Papa and I do want to expand our vegetable and flower gardens this year. Last year we produced enough food to have more than we needed to eat fresh veggies for the summer, but not quite enough to make preserving them worthwhile. This year we want to produce enough to can for winter eating. We also found a more local heritage seed company that we want to support when we’re ready to begin.

As for the chickens, we are pleased with the production we’ve had this year. On a good day we collect 10 eggs and a duck egg, on a bad day we find 5 or 6 eggs and no duck eggs. What we don’t use we sell to family and friends for $2 a dozen (with donated egg cartons). We have had to keep the birds in the coop for a couple days at a time to ensure they are laying the eggs where we want them, but they are mostly free ranging. This year we are planning to experiment with raising chickens – incubating a small number of eggs and seeing if we can get them to hatch. If we can, raising chickens for meat and eggs will probably become a long term project for us. And, believe it or not, meat rabbits have also been discussed around here.

Another change that I will try not to spill too much about because I want to devote it to another post has to do with a sudden jump in readership here at AFN. As I will share with you soon, it has been a surprise and a joy to see that not only are we attracting readers with similar views, but they are actively pursuing similar lifestyles, and apparently, we are helping them to accomplish their goals! I had a vision for this blog, but I honestly did not expect for it to take root as quickly as it has. Because of this, Papa and I are researching development of this blog to keep up with the growing needs of our readers. I am absolutely in over my head here, but excited all the same! Stay tuned to hear how you can help, and to learn what ideas we have in mind for the future of American Family Now.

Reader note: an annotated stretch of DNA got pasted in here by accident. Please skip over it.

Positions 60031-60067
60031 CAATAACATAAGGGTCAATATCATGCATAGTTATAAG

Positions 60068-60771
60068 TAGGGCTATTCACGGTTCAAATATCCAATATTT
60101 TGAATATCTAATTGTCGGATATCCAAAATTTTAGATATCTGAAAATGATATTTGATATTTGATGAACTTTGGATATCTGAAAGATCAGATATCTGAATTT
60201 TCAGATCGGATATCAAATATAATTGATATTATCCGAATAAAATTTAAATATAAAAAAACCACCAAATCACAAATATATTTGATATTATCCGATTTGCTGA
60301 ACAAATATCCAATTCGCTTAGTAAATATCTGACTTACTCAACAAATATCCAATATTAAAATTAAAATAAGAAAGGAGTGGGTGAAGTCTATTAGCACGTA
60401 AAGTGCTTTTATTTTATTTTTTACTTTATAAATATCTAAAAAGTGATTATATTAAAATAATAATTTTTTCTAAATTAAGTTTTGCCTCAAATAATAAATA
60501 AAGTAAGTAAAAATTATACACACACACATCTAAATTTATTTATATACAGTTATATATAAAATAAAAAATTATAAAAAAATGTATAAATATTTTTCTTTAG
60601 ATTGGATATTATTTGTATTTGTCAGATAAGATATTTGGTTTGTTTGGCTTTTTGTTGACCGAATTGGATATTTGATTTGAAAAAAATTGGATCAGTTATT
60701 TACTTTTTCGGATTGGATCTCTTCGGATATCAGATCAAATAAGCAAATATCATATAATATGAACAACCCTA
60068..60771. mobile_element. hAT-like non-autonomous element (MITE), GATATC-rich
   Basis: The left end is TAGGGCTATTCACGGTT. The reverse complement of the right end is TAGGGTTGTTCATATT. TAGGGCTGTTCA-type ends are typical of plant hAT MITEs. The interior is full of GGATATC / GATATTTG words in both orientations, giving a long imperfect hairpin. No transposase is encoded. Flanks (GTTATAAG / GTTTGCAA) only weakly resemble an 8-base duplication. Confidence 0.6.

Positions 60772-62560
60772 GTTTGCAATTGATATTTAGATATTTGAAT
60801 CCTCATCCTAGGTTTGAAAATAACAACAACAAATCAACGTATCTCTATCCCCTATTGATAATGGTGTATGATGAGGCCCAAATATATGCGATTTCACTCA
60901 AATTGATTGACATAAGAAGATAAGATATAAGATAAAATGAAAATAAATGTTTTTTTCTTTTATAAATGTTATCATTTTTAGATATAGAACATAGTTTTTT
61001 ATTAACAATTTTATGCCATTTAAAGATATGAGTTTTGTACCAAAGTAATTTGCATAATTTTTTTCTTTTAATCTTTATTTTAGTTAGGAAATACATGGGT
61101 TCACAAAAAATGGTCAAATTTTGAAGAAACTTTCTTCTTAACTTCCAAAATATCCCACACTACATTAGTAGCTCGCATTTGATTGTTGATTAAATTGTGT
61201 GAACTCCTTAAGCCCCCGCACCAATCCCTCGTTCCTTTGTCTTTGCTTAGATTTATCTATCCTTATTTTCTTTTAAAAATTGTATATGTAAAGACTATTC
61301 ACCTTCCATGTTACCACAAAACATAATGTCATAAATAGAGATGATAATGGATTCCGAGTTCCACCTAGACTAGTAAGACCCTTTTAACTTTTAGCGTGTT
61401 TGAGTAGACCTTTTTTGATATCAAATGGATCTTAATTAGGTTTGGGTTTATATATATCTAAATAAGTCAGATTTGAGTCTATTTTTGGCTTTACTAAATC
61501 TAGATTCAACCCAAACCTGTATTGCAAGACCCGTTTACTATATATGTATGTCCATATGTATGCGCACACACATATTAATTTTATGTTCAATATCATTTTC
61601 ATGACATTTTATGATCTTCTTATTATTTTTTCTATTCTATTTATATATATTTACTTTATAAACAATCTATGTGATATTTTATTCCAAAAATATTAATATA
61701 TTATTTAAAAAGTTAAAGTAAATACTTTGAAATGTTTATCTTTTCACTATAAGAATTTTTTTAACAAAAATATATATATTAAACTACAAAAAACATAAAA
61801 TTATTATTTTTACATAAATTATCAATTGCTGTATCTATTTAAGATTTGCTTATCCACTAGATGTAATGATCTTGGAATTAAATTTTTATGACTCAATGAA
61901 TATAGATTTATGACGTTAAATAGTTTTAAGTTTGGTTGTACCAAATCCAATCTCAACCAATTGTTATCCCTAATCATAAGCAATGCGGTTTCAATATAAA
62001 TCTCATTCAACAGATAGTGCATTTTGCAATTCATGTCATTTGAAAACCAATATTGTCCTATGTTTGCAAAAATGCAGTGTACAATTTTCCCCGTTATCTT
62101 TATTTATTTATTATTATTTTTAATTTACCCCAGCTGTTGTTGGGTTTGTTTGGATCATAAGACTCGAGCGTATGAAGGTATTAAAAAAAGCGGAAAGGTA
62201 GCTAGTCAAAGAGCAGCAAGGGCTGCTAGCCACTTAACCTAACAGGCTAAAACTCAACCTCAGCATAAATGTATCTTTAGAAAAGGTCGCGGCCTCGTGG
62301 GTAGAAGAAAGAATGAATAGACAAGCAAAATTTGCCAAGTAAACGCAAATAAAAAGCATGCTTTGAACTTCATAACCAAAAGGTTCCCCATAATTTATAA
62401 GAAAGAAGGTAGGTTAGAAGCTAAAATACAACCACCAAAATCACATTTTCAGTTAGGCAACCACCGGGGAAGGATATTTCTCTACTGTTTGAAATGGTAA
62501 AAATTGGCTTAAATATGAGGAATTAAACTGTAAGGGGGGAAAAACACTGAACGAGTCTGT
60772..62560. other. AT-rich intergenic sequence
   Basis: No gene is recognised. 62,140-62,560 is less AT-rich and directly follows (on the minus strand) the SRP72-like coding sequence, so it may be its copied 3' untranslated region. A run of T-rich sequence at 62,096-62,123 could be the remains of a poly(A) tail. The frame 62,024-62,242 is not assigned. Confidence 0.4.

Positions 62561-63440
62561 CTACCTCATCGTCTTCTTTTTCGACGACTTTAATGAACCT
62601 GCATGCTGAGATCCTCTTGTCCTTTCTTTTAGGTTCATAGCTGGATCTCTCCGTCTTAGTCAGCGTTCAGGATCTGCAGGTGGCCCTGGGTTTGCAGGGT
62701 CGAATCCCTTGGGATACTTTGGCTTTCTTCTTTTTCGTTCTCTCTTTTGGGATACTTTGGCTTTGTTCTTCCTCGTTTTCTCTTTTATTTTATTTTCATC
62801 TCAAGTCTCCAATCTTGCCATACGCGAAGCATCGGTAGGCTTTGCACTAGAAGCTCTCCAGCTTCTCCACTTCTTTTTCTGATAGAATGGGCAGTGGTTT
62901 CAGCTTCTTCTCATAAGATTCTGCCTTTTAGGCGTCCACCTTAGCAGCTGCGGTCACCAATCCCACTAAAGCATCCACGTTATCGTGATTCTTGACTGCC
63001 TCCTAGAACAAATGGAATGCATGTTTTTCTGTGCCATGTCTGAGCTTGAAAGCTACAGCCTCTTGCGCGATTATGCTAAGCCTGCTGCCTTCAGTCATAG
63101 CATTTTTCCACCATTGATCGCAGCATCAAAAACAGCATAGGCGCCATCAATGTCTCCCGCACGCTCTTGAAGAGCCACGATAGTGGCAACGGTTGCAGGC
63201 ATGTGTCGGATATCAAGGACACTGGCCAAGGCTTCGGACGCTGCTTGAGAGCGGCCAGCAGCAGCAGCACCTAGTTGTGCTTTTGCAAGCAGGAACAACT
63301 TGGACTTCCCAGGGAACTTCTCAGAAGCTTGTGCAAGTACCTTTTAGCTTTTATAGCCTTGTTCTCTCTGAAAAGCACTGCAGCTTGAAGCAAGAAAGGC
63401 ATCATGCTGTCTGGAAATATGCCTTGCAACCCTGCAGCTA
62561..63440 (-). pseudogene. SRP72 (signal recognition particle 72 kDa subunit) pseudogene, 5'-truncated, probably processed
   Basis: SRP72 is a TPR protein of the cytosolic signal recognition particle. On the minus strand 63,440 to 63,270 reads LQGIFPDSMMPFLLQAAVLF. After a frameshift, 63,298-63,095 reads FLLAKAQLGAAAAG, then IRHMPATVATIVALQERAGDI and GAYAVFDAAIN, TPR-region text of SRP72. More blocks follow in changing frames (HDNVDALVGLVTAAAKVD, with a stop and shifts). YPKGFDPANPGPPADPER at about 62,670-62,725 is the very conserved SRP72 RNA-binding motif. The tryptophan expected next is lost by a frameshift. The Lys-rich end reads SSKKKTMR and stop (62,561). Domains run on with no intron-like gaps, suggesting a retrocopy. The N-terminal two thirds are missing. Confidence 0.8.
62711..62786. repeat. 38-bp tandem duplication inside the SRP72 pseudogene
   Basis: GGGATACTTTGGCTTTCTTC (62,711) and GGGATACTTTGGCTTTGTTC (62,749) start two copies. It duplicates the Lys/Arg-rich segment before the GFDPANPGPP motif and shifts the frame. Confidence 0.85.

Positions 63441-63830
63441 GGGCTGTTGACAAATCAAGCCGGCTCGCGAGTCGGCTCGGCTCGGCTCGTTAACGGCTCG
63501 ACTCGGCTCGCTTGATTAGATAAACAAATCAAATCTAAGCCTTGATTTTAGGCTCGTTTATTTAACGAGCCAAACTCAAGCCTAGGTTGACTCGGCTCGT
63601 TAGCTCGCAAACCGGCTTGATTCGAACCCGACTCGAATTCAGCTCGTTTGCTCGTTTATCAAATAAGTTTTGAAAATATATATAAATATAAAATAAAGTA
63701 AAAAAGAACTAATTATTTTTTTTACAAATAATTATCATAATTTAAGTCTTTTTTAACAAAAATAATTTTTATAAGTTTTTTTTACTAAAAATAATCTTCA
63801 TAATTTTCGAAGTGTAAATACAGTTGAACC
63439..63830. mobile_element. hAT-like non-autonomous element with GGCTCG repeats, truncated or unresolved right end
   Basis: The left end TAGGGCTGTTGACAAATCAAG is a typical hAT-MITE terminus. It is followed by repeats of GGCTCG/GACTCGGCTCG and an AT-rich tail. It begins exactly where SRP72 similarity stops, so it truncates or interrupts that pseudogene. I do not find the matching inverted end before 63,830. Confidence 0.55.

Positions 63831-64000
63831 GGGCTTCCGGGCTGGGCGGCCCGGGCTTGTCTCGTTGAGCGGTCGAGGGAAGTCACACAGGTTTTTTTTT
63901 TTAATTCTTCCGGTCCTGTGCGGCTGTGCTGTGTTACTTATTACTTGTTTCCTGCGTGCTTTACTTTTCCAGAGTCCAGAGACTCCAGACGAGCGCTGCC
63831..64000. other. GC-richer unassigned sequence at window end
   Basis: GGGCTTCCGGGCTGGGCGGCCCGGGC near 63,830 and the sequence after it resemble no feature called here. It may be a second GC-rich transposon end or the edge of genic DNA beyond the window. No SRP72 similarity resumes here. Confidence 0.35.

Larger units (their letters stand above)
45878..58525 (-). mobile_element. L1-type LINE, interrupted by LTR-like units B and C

an herbal remedy review

Last week I attended my eighth and probably my final herbal remedy party for the season. Not only am I thankful God blessed us with the extra income while we were in limbo between unemployment and the first paycheck, but I am also very excited to report that not only has customer feedback back simply positive, but a couple of my remedies have far surpassed my hopes in their design.

Like I tell my customers, I have no further education in herbal medicine – everything I have learned has been through countless hours of research and experimenting on my family. The trouble is, experimenting on one’s family takes a long time to learn the effectiveness of a time-old remedy’s use in today’s world of over-the-counter meds. So it is very exciting to see volunteers come forward, use my remedies, and give amazing feedback.

This is not a sales pitch, but I do want to tell you about these wonderful herbs because God deserves the credit for designing them.

Many of you know that for a couple of years I have been making a diaper rash cream out of comfrey. I’ve been giving this salve away to friends with babies, and confirmed that it wasn’t just my baby’s bums it could heal (because sometimes I really do wonder if I’m just imagining the miracles this salve works), but that it really is a great alternative to store-bought creams.

This year I added a new salve to my line of products, using not only comfrey, but several othe herbs: Calendula, chamomile, yarrow, lavender, rosemary, valerian, lemon balm, thyme, and echinacea.